In Florida and Texas, building a new community is easy. In California, builders spend years dealing with red tape, confiscatory taxes, and environmental lawsuits. It can take a decade to break ground – if they ever break ground. https://t.co/sz9d78zt0u #CALeg #CEQAReform— HJTA.org (@HJTA) March 23, 2019
...“In Texas, they have one new home community under construction today for every 10,000 people. In Florida, they build one new home community for every 20,000 people. In California, the ratio is one community per 45,000 people. The result is that [home builders] who build and sell substantially the same house in Texas for $300,000 as they build in California for $800,000,” writes Pete Reeb, a principal at John Burns Real Estate Consulting, in a new analysis.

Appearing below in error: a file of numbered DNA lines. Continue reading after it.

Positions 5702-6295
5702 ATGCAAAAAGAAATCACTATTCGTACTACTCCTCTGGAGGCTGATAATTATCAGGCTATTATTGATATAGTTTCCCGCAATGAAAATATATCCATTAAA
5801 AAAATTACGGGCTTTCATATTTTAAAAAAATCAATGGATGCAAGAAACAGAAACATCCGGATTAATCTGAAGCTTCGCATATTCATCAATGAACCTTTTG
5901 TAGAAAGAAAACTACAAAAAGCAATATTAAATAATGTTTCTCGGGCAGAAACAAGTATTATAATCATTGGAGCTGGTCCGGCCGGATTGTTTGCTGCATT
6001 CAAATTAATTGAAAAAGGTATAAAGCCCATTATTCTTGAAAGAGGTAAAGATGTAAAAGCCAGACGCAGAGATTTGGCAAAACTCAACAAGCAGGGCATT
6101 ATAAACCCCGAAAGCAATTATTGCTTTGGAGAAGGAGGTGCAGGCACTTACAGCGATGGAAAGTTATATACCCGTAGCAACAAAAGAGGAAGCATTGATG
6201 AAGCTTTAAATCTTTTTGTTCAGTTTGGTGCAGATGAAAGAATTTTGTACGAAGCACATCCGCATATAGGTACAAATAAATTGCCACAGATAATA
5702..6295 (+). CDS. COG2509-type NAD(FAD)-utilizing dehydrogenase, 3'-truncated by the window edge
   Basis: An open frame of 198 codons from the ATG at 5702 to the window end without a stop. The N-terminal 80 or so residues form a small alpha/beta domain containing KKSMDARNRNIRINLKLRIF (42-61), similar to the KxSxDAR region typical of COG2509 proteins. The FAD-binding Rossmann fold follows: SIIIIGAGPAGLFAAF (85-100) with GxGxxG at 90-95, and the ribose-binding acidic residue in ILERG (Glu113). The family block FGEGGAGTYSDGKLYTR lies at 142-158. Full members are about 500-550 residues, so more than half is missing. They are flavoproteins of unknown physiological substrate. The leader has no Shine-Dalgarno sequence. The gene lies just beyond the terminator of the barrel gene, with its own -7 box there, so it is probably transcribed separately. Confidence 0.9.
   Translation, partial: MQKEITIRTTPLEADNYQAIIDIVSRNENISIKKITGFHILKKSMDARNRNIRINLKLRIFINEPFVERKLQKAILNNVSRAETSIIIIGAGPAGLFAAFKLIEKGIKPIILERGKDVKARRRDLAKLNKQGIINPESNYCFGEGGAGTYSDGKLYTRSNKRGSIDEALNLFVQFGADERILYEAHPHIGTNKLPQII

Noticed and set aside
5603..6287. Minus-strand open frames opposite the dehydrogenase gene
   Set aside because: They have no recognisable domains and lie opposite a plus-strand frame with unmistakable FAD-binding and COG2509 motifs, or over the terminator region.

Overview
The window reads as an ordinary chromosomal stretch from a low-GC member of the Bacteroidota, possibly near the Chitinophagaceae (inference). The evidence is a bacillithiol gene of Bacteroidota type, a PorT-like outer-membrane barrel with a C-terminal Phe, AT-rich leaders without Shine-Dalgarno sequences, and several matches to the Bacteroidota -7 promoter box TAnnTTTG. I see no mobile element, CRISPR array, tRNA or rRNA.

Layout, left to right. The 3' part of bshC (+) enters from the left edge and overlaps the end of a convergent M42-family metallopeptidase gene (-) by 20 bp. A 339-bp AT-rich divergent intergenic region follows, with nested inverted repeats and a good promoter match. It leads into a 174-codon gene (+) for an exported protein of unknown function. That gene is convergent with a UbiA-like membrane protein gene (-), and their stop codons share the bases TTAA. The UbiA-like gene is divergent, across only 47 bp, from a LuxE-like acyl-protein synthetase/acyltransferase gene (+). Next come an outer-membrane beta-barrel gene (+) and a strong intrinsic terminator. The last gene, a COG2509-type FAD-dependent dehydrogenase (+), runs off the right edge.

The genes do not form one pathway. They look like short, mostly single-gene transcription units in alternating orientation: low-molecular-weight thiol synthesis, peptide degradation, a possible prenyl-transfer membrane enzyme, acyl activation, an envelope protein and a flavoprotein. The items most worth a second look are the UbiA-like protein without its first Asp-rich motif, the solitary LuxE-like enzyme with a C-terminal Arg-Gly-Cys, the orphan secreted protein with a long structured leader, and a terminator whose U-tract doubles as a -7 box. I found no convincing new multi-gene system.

California is a unique — and difficult — market for three primary reasons, according to Reeb. It can take 10 years or more to get a master-planned community approved for development, according to John Burns Northern California expert Dean Wehrli.
“And it’s a BIG IF that you will even get approvals, while subdivisions that already have substantial conformance with local zoning laws can take three to five very expensive years,” adds Reeb.
Additionally, California’s development fees are exorbitant. Homebuilders have to pay $25,000 to $75,000 in fees for a single home to be built in some areas of the state. Of course, that expense pushes prices higher for homebuyers.
Finally, although California has plenty of land to construct on, there are many restrictions on where homebuilders can and can’t build....